One of the first from the Working The River series. The series was inspired by the Willamette River Falls old mill buildings. This image pays tribute to all of those who worked hard all of their lives while dreaming of a romantic getaway.
I guess my color voice is coming through loud and clear and here to stay. And why conform in the first place? This is a quick figure sketch in acrylic paint from so long ago I can't remember exactly when... seems it was 7 or 8 years ago and about 16x20 inches.
Drawing is like exercise. We can accomplish a lot in 30 minute increments.
Without art and music in the world, there are some mornings I wouldn't get out of bed. So thankful I can hear and see and feel the beauty. In Alaska, Dad hauled boxes of vinyl and reel-to-reel into the middle of nowhere every time we moved ~ even when light plane or boat was the only access. We woke up and went to sleep to whatever music matched his mood. He blasted Sousa or Strauss down the valleys because he could. He'd bring us boxes of the latest Disney soundtrack or Rock n Roll 45's if he went into town. Dad would have loved Spotify or Pandora. Freddy Mercury is one of the great composers of the last century. Here Tolga Kashif pays tribute. And I can make it one more day.
Started this painting the day before Kilauea spoke... I love the Big Island.
However, for the sake of sanity, the work must be declared enough for now.
Don't tell the rest of the garden but this little nook of bulbs nestled into the base of the Empress Tree is my favorite part of spring.
Downtown Oregon CIty Elevator No 2. is the second iteration of this unusual Oregon landmark. The first is enjoyed in a private collection yet, I wasn't totally happy with the first attempt. New and improved version in terms of composition.
New work in the series "Working The River." The longer I work on this project, the more closely I observe operations like this, the more concerned I am for the earth.
She Speaks From Both Sides of Her Mouth. Pastel on archival paper 9"x12".
I've been doing a massive clean out of the studio and surprised to discover how prolific my work is. This commentary was made in late evening, the time of walking between the worlds when the subconscious directs the impulse rather than the daytime mindful push forwarding a body of work. Late night expression is so different from the "real" art I make. I've dismissed most of it, not showing the work, not acknowledging these outliers. Images tucked away until I forget about them. Time to let them live and breathe.
That was then... Acrylic on canvas. 40 x 30.
Deep in the corner of a Christmas box, I found a kaleidoscope, an inexpensive trinket bought on a whim to remind me of childhood. The magic is in smoke and mirrors, creating fractals. As I turned the barrel, I had a fleeting thought of how the planet and people on it resemble the toy. We are each a beautiful color, part of the world design. Yet, we divide into factions, each group believing their cause is the one to "fight" for the right to be right for. We classify and categorize and specialize each other and our alliances. We scramble to compete for cash to fund our pet project. The Big Bad Other isn't destroying us, they don't have to. They are using the divisiveness between us to their advantage. What if we took the word fight entirely from our vocabulary? What if we channeled the same level of energy to respect each other, rotate our opinions a few degrees, and coalesce into a bigger picture of cooperation, consensus and unified whole? Technically fractals go on forever and don't end at the edge of our myopia.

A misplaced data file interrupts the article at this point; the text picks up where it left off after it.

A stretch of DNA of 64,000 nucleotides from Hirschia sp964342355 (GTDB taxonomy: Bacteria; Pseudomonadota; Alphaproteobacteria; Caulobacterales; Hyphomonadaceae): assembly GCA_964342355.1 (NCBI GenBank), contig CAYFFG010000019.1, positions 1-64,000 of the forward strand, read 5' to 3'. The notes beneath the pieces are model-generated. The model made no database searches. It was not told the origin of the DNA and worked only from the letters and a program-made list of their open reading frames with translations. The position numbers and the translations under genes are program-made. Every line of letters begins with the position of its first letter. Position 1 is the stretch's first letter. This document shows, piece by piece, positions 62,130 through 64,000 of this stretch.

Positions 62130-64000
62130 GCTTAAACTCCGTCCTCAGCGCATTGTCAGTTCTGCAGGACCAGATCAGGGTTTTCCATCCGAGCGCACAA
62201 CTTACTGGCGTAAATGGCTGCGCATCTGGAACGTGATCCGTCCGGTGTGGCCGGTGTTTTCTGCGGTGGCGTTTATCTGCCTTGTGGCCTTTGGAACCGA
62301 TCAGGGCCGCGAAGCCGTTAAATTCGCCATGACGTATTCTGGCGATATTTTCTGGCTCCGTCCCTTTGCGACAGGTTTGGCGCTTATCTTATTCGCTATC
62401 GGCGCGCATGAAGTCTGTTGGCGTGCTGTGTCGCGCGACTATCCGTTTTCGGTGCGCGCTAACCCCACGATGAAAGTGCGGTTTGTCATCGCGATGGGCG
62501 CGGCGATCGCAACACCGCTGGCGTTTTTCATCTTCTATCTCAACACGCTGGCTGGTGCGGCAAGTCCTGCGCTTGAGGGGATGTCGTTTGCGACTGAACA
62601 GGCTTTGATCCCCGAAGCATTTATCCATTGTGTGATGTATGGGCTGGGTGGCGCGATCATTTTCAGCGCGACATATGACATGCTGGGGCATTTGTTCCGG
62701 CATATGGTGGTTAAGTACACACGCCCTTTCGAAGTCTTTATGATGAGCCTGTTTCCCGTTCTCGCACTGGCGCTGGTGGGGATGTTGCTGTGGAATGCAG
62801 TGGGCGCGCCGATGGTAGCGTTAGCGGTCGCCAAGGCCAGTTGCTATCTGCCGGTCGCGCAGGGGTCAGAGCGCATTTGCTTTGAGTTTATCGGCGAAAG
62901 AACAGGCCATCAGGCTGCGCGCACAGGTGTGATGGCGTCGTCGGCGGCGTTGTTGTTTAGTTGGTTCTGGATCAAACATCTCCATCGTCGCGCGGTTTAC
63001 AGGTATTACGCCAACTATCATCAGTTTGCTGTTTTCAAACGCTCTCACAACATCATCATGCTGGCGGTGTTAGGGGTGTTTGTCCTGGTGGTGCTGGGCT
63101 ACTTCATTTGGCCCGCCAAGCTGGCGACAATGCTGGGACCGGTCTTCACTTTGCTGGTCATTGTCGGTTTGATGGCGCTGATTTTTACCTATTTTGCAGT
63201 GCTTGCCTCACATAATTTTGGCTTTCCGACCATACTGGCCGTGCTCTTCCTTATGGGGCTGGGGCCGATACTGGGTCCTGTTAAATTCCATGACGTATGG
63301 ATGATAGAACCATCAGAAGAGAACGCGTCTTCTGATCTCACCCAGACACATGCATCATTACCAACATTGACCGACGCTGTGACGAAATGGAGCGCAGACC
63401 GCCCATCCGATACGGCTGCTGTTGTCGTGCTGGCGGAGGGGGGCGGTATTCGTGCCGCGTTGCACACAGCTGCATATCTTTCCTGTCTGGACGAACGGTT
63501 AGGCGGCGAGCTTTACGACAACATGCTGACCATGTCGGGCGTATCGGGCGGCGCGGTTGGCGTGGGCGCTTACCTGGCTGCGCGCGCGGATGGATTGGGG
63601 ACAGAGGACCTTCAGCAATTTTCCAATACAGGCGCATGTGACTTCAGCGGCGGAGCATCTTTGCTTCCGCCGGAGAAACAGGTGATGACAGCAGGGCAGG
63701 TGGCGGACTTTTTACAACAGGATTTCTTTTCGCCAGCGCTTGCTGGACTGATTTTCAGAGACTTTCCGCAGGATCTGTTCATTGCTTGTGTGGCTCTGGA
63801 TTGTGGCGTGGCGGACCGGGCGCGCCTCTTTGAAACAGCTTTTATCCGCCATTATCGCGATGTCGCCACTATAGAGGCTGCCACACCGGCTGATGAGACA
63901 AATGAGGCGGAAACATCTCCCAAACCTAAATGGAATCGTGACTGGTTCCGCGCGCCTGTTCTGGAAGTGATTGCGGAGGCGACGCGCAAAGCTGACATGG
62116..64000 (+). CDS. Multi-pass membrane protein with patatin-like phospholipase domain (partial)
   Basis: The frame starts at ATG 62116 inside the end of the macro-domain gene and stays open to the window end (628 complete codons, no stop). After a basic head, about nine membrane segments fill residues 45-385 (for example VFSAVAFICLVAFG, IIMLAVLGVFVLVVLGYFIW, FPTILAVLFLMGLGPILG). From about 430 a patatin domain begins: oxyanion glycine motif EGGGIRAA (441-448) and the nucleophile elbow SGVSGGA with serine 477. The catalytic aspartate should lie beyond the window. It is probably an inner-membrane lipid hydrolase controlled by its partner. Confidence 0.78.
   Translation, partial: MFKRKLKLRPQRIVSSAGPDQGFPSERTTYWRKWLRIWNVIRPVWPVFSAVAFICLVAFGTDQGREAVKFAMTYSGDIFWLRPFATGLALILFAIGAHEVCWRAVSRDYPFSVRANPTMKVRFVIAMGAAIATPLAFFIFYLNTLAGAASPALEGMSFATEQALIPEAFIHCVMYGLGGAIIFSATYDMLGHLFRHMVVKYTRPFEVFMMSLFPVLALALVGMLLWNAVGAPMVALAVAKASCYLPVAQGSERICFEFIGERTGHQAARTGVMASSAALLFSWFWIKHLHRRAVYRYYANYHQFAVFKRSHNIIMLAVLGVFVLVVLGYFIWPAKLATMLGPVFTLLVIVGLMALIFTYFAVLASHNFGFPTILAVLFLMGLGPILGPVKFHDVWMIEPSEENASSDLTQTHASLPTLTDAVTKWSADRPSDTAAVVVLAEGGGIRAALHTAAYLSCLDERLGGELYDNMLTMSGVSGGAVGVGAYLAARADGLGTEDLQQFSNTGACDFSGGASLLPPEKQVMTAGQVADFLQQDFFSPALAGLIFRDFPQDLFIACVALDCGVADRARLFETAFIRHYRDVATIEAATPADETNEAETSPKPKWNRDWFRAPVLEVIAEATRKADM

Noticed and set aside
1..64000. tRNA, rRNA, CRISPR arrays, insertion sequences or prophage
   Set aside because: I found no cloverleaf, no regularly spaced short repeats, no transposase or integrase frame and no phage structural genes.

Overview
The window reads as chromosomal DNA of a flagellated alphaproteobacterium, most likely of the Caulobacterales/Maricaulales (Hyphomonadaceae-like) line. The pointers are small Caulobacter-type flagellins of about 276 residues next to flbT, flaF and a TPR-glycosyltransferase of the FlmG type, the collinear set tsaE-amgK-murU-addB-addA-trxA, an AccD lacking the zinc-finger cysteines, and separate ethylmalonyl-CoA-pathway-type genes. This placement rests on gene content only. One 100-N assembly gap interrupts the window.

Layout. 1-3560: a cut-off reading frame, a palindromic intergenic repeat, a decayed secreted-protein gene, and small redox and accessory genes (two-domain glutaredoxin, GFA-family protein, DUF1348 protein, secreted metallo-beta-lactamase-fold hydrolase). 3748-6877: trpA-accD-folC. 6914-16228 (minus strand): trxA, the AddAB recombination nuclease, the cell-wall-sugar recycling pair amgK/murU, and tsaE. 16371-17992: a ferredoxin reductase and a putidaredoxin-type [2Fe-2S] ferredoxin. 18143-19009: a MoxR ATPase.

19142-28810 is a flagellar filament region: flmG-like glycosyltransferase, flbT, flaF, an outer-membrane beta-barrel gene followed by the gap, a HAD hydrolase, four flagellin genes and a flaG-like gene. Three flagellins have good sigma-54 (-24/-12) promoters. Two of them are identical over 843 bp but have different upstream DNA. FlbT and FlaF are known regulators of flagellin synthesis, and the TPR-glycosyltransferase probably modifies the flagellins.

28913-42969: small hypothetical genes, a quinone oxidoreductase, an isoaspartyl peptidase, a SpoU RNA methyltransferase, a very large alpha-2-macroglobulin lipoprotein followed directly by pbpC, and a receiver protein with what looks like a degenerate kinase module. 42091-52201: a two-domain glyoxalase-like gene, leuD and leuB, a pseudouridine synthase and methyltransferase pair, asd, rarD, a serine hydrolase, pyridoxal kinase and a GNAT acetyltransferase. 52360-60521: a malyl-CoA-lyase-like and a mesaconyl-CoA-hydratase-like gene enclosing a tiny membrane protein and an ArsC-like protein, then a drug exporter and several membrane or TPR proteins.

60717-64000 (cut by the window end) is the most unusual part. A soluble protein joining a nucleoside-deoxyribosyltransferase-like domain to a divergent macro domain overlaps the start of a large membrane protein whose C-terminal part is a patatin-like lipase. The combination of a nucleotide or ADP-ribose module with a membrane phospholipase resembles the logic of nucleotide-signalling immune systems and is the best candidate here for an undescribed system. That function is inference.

Three generations of Wyeth's at the Portland Art Museum. Newell Converse is hands down my favorite of the work represented in this exhibit. He apprenticed with Howard Pyle. His illustrations join many artists of that era - Maxfield Parrish who influenced Fred Machetanz, Minerva Teichert who studied with Robert Henri - in the pursuit of narrating history and their social/cultural experience.
Almost finished is not the same as completed. The stage where I can find any distraction to avoid making a commitment to the ending. The shapes and shadows of the reflections and buoy need refining. While the values are more accurate the colors need minor adjustments. Enjoying the new muted palette.
About this time every year, I feel as if I'm being dashed against the creative rocks. I'm beginning to realize I have a yearly artistic cycle and summer is my Kali time to clean out the studio, cogitate, regroup ~ especially when it's hot weather. Rain, cool and a little Elvis later, here's a block-in for a painting continuing my "Working The River" series. Of course, there will be a few more sessions of push - pull adjusting the paint and values with brushes or knives. I'm happy to have something on a canvas and understand creativity is never permanently broken.
Finally blew out... lots of miles.
Still wading through the flat files and purging ... I like this one. Ink on acrylic ground. RoxanneColyer.art
Every painting looks better upside down in the dark!
After a particularly discouraging drawing session decided to purge the oversize flat file. Charcoal. 36 x 23. Kinda like this one...